Digital business and sustainability are often viewed as mutually exclusive. However, as the global climate crisis spirals and sustainability butt heads with digital transformation for prime placement on business’ boardroom agendas, both domains should be seen as complementary growth drivers.
The efficiencies gained through digital automation and the expanded reach made available through digital services can help companies reach their sustainability goals faster. However, the way in which these digital solutions are built is just as important, to ensure new problems aren’t introduced.
Sustainable digital transformation is about doing the right thing by building the thing right. It involves thinking about the stakeholder impact of not only what you build, but how you build it. To be a responsible business, we must make use of tools and platforms to track the actual impacts of the digital solutions themselves. We must ask sustainability-driven questions at every point in the process to make sure the end products do more good than harm.
There are five key pillars for sustainable digital transformation that will help organizations to stay on track with their environment, social, and governance (ESG) goals and achieve effective and long-term impact from their digital investments:
Prioritize measurement: We can’t manage what we can’t measure.
Measurement is fundamental when misinformation is rampant, and there’s a crucial need for people to be informed. By keeping stakeholders, decision-makers, and the public up to date with goals and achievements, expectations and perceptions can be better managed. This helps a business to understand the ecological landscape, and it serves as a testament to its positive impact.
Approximately 77% of IT decision-makers don’t completely trust the data in their organization for timely and accurate decision-making. Building data integrity is crucial, as it allows companies to construct, articulate, and visualize what “good” looks like.
Build infrastructure: If done right, digital holds the key to a sustainable future.
Fragmentation is the biggest challenge facing businesses across sectors, with organizations facing architectural difficulties arising from complex mixes of legacy and enterprise systems. To flatten the disparity curve, there’s a need for a unifying digital tool to make energy and resource distribution more efficient in terms of energy, cost, and labor.
The pandemic was a catalyst for rapid digitization. Businesses are now expected to rethink the principles of technology used at internal and external levels. Digital tools that can capture the value of data and drive more sustainable solutions remain fairly untapped and should be more widely adopted. For example, artificial intelligence intervention in food waste could save up to $127 billion a year by 2030.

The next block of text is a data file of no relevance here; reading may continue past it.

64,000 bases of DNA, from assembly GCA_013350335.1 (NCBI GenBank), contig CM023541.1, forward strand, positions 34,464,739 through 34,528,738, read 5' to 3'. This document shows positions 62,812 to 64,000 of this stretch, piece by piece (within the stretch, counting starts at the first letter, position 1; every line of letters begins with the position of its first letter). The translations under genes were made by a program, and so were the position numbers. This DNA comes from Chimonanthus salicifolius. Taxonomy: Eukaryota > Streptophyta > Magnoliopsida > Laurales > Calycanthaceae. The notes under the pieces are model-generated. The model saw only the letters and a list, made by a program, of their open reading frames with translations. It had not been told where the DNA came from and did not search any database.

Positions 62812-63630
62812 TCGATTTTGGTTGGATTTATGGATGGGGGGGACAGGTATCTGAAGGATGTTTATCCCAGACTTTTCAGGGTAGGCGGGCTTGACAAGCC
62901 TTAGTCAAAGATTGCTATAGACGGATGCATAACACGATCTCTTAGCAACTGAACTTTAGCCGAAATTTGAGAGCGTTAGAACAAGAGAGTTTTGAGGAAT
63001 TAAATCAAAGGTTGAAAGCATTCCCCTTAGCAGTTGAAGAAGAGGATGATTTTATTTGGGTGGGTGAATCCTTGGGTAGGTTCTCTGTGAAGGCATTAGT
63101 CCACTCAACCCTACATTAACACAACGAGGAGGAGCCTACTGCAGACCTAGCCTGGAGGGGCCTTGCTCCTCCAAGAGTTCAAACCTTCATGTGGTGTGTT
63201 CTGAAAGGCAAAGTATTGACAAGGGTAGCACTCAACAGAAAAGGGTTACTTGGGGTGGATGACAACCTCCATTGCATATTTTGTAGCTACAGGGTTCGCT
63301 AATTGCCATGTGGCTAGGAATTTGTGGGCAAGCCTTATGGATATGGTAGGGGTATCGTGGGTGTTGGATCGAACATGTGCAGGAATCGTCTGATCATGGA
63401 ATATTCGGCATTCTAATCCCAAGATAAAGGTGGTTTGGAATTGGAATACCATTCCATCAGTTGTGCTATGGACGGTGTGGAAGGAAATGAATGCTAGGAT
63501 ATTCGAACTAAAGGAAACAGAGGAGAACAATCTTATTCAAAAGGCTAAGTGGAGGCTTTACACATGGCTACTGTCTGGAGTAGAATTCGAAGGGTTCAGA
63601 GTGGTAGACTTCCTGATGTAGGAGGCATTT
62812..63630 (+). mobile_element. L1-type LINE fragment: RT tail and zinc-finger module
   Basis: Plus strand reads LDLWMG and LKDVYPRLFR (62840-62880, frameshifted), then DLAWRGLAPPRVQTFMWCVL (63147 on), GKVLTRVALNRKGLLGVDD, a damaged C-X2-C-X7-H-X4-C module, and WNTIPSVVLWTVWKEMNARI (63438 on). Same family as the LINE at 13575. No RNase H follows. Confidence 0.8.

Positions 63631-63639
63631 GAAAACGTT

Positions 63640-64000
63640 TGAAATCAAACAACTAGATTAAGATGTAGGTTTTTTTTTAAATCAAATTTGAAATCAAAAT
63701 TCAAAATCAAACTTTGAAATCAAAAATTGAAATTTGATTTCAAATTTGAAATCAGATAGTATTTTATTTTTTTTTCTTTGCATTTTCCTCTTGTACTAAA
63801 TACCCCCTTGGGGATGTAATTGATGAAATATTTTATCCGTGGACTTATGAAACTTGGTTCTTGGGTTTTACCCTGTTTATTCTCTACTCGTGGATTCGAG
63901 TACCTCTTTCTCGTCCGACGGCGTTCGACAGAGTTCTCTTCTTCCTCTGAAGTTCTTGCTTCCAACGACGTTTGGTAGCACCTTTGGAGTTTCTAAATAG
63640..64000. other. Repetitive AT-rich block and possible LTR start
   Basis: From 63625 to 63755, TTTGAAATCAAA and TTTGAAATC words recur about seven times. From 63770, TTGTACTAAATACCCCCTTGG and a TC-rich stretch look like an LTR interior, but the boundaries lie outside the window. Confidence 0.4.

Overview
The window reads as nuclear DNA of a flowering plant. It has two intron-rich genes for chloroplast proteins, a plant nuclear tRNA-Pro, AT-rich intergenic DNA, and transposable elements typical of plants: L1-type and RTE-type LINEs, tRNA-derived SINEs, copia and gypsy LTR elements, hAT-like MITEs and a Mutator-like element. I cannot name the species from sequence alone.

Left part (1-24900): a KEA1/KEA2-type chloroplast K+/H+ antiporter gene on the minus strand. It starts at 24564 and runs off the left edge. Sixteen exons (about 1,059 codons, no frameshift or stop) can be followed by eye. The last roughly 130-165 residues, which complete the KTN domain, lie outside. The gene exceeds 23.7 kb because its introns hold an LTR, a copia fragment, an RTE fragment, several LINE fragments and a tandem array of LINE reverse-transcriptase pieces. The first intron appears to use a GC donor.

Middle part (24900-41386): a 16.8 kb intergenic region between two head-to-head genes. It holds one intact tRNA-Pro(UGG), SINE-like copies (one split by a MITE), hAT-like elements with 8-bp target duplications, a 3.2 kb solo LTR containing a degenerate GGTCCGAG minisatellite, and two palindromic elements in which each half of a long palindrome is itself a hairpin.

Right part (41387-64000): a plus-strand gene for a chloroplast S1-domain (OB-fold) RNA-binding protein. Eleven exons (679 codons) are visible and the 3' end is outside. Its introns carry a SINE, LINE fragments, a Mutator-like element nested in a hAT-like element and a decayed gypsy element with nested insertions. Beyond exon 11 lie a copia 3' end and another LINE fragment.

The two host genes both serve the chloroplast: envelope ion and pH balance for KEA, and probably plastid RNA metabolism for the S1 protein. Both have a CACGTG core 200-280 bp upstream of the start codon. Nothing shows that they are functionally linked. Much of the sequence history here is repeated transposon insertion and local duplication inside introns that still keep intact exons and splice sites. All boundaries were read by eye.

Reduce impact: Design for circularity and flexibility to mitigate obsolescence.
The linear system hasn’t worked. As legacy systems are rendered obsolete, they inevitably turn into e-waste. That waste amounted to approximately 54 million metric tons worldwide in 2019. But e-waste isn’t just generated through hardware; the energy used to backup data comes with its own environmental footprint. This is only snowballing as cloud storage surges in popularity.
With AI, machine learning, and real-time data as society’s transformative forces, it’s imperative we balance sustainability benefits with the environmental cost of technology. Designing for circularity is one way to reduce waste. Transitioning to regenerative thinking, circular flows, and continuous production loops can mitigate hardware and software obsolescence. Flexible architecture that prioritizes connectivity, compatibility, and modularity can help businesses adapt to ever-evolving markets without compromising on additional resources.
Democratize responsibility: Make sustainability everyone’s business problem.
For long-lasting sustainable transformation, the initiative needs to come from the top-down and the ground up. While it’s the C-suite that creates road maps, the workforce needs to be galvanized for effective change, establishing mutual accountability and democratized stewardship.
As ecological justice enters mainstream discourse, conversations around the need to offset carbon have taken the front seat. Despite this cognitive turn, there’s still a need for governments, institutions, and businesses to back the people spearheading change to drive this movement home. Digital tools can democratize power and give all employees the opportunity to make a difference.
Mindful use: Be intentional and mindful about how and when we use technology
The use of technology is unavoidable but setting boundaries around how and when it is used can help make sure its impact on wellbeing is positive. By helping people make better decisions, optimize behavior, and correct the environments they live and work in, technology can have a positive impact on everyday life. Data can be used to monitor physical and mental wellness, with an abundance of apps built to analyze and advise on health plans.
Yet with all this access to data and technology, there’s a need to be mindful of how and when it’s deployed. When designing new systems and interfaces, empathy for employees and customers will be key to getting buy-in and it will also set businesses and their products apart from competitors.
Communicating the importance of integrating sustainability strategies into digital transformation roadmaps means thinking beyond profit and putting social and environmental concerns on equal footing with financial goals. C-suite executives must begin to move away from the short-term thinking often driven by the focus on quarterly reporting, and instead consider the long-term impact and value of the decisions they are making.